Where did you grow up?
I was born in Salt Lake City, Utah, and about the age six, my family moved back to their home country in Nigeria. I spent most of my formative childhood years growing up in Ile-Ife, a small ancient city of the Yoruba tribe located in the southwestern region of Nigeria. Because of the political and economic instability in Nigeria, my family decided to moved back to the United States to Brooklyn, New York during the early 1990s, where I completed high school.
Where did you go to school and in what subject did you get your degree(s)?
After completing high school at age 16, I headed south to the University of Maryland College Park to pursue a degree in biological sciences intending to become a neurologist. Little did I know my interest would evolve after taking a course in calculus as a sophomore in Maryland. I developed a keen interest in mathematics and statistics which eventually altered my academic path. However, I ended up staying in the biological sciences lane, which I wished I had reconsidered back in time.
Upon completion of my undergraduate degree, I was every parent’s perfect dream child—I was completely uncertain about my future after spending four years earning a degree. So I decided to take a couple of gap years to work on data processing in the IT field. Through this experience I was able to redirect my focus and consider a degree in computer programming. In 2000, I was accepted into a master’s degree program in applied computer science at the University of Maryland Eastern Shore. Unfortunately the job market after graduation wasn’t the greatest and I again needed to reevaluate my career choice. During this time I was still at UMES and I learned about a unique internship opportunity jointly hosted by the Science Center and Jackson State University. Students complete a four-week course in stock assessments at JSU followed by a six-week hands-on experience at a NOAA research facility.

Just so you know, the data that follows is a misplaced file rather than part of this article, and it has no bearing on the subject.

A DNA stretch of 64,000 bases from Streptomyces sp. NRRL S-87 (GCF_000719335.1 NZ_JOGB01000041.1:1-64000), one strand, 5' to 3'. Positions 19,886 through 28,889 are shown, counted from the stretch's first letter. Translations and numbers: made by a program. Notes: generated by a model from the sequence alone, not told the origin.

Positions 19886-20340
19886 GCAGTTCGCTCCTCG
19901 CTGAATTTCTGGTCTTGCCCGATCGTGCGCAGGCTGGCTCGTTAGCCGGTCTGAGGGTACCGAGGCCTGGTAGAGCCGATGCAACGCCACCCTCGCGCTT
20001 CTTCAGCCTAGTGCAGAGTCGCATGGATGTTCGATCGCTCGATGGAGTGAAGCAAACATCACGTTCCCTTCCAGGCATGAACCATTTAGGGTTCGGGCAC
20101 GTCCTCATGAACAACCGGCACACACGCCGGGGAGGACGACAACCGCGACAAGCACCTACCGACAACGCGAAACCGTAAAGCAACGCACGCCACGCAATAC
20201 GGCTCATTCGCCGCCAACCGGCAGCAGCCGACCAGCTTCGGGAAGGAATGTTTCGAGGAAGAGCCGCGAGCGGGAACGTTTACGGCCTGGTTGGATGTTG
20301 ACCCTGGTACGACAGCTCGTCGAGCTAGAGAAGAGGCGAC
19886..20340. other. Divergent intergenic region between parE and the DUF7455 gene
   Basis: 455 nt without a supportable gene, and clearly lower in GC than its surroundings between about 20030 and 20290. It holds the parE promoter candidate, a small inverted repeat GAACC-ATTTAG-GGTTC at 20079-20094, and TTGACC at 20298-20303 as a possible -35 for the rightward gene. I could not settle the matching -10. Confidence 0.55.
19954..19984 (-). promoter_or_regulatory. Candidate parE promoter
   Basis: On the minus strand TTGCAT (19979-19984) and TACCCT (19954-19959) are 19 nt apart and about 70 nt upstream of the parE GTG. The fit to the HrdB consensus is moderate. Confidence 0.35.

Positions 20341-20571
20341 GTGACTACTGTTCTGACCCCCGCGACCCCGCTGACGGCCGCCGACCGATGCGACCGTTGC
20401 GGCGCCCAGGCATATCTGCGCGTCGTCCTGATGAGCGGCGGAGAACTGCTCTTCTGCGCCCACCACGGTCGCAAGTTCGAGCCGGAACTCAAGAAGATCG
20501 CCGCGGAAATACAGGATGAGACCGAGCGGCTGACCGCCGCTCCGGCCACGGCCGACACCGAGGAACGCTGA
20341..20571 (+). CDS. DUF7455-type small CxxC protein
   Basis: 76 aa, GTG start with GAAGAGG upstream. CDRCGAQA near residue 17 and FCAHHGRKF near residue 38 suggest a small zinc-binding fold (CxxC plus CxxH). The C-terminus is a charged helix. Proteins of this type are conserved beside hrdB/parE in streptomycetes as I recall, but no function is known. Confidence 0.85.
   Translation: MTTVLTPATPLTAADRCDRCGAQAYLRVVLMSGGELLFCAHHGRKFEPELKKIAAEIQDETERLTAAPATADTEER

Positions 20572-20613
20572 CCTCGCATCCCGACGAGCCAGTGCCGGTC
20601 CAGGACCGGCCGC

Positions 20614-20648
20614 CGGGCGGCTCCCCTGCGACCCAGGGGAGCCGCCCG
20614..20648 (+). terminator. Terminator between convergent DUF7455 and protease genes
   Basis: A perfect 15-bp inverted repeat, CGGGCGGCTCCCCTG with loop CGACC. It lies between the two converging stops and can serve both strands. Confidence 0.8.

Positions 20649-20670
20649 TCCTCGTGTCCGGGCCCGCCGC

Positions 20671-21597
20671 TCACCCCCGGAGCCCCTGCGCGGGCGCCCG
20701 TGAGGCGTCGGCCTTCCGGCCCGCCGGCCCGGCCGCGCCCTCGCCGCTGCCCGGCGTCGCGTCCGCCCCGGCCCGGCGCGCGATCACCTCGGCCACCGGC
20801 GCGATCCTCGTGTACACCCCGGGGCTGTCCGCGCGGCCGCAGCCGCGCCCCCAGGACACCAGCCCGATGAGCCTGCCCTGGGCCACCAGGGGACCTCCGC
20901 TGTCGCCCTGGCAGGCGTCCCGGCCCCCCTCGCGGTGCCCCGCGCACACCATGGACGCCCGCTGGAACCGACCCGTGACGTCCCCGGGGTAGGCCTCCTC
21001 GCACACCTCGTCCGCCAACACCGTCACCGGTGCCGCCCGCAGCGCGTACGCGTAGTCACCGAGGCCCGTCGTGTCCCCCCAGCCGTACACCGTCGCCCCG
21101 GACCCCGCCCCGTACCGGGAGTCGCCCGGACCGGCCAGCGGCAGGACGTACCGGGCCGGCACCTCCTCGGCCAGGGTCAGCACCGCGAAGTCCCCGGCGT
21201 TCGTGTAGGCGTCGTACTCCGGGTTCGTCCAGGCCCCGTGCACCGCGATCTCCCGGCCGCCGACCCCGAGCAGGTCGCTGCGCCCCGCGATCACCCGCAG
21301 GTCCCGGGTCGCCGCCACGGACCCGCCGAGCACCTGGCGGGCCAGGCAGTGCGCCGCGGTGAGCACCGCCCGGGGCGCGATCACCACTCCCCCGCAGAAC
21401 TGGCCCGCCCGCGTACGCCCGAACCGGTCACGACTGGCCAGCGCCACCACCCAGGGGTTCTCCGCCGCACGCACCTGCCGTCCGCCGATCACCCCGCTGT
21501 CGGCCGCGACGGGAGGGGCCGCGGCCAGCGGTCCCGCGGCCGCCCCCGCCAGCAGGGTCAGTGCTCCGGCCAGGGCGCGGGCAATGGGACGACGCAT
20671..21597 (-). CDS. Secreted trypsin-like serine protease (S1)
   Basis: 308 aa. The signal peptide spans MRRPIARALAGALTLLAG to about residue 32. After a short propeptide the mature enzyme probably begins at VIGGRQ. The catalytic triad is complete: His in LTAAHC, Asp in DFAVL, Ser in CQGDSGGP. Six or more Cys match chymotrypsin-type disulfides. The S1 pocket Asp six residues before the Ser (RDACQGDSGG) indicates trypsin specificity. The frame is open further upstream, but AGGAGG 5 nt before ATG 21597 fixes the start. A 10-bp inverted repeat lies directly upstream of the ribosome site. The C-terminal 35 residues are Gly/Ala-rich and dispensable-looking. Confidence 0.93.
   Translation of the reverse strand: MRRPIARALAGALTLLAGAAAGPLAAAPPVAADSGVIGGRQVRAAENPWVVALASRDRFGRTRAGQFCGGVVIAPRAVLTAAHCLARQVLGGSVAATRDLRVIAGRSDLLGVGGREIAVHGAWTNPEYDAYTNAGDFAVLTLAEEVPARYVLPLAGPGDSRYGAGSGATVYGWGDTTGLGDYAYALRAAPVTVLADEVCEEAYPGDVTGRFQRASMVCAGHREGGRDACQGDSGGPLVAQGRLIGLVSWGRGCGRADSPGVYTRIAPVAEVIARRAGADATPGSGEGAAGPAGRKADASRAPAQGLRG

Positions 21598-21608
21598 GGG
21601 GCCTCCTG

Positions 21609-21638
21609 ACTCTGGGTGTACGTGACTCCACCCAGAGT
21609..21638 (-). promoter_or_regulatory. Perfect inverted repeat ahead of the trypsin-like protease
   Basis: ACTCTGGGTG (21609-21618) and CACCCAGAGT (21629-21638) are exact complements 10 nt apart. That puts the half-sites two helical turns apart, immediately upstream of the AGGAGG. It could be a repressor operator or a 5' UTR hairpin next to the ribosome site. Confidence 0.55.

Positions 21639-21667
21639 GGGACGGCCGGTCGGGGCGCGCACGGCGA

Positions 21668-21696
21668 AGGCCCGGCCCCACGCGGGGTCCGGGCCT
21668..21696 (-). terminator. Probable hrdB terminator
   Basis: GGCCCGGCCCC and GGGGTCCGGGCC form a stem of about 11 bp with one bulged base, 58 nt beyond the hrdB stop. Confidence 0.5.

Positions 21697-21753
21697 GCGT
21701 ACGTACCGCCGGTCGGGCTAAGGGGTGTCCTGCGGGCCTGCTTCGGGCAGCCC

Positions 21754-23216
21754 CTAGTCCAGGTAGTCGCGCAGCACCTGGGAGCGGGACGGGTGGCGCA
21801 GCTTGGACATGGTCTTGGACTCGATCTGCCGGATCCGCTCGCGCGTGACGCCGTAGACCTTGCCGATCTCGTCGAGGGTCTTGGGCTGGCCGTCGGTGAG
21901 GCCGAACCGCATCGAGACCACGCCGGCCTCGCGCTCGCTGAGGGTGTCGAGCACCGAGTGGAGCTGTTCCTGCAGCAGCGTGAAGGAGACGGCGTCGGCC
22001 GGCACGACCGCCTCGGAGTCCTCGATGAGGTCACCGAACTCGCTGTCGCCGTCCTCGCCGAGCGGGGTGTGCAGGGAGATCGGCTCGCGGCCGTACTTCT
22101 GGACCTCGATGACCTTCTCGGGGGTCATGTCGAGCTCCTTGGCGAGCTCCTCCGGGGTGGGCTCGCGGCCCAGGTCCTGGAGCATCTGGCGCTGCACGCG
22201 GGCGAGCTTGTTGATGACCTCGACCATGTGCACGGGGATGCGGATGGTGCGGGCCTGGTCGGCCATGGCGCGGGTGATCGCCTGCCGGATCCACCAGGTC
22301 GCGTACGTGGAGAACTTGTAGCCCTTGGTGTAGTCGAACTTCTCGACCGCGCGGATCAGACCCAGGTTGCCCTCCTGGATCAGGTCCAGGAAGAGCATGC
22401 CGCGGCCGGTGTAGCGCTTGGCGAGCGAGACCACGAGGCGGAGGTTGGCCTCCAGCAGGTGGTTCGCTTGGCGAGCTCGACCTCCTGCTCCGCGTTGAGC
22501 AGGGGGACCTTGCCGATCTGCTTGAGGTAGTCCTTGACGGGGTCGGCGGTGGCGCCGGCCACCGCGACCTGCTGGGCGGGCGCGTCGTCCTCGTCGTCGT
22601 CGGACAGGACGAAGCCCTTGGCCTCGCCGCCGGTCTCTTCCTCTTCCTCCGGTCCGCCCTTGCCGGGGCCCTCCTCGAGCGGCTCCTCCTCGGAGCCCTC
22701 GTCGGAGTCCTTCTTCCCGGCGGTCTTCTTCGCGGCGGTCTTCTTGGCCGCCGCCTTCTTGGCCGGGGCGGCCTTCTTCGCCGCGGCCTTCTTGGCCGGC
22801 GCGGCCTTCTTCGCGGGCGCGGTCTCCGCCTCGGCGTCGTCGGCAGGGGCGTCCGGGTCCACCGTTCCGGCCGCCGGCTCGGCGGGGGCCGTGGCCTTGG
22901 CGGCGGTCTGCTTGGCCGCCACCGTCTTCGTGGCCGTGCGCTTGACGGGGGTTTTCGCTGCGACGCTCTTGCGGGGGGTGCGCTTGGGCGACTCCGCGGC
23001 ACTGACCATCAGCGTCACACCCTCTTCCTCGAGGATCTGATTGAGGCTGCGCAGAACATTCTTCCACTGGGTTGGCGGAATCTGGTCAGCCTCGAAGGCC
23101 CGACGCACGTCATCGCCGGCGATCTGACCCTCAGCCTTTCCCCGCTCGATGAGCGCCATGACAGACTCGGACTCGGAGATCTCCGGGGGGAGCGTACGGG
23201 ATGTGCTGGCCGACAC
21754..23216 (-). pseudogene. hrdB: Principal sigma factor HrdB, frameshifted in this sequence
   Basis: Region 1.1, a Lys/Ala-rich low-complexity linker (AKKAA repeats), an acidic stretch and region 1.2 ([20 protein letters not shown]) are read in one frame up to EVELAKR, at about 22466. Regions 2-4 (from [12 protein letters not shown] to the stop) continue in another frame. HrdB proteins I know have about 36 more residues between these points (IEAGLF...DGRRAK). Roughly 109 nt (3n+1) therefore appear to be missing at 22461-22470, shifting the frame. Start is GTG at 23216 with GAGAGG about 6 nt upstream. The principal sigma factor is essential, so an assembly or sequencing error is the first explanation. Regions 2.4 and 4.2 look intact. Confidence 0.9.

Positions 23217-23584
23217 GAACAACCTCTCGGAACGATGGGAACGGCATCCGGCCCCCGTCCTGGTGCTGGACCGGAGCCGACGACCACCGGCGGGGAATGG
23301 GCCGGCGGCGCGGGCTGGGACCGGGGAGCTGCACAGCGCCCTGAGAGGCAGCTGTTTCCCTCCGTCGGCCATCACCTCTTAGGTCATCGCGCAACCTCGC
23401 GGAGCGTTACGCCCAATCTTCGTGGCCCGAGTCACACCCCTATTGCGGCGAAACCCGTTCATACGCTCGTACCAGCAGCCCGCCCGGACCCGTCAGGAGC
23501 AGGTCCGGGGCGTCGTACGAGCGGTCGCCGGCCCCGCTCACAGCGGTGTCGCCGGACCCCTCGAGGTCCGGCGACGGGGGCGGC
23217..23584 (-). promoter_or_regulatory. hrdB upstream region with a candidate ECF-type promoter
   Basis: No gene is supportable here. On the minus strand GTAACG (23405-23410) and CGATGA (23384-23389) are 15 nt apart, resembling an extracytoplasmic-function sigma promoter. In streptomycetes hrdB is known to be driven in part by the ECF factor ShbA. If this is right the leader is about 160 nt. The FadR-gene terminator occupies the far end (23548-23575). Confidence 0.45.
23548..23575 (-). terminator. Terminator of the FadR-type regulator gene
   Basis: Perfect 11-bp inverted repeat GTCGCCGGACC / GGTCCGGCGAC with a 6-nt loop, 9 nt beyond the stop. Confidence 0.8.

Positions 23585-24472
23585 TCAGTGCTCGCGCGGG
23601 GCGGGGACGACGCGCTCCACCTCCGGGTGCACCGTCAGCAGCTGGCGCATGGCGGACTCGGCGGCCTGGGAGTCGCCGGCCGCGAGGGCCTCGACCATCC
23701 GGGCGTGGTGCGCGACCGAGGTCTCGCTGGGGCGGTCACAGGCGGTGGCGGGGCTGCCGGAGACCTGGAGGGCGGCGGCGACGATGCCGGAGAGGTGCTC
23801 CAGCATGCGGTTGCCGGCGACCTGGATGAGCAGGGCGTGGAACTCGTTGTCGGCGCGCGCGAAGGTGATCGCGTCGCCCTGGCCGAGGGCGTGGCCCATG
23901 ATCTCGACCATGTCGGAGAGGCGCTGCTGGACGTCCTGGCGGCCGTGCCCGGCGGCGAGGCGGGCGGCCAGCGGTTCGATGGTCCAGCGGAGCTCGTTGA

The summer of 2003, I interned at the Northeast Fisheries Science Center’s Woods Hole Lab. My mentor Dr. Steven Cadrin suggested that I pursue a career in fisheries. I enjoyed the work I was doing during my internship and with their encouragement and support I was able to enter a Ph.D. program in Marine Estuary and Environmental Sciences at the University of Maryland Eastern Shore. During my doctoral degree, I learned about, applied for, and was accepted into NOAA’s Educational Partnership Program, Graduate Sciences Program, which recruited and hired talented individuals who are in school or have recently received a degree. This was an excellent opportunity for me and it allowed me to take two years of my course work at the University of Maryland Eastern Shore and spend my summers and research semesters at the Woods Hole Lab. My Ph.D. dissertation focused on developing and testing a spatially-explicit simulation computer model that evaluates yellowtail flounder movement. The model used data collected from mark-recapture studies conducted by the Science Center’s Cooperative Research Program.
Can you tell us a little about how you came to the Science Center?
I first came to the Science Center as an intern after my master’s degree in applied computer science. I later returned to the Science Center while earning my doctoral degree. After finishing my Ph.D., the Science Center hired me in 2008 to work for the Population Dynamics Branch assessing groundfish stock in our region. I’ve been here ever since.
What do you do at the Science Center?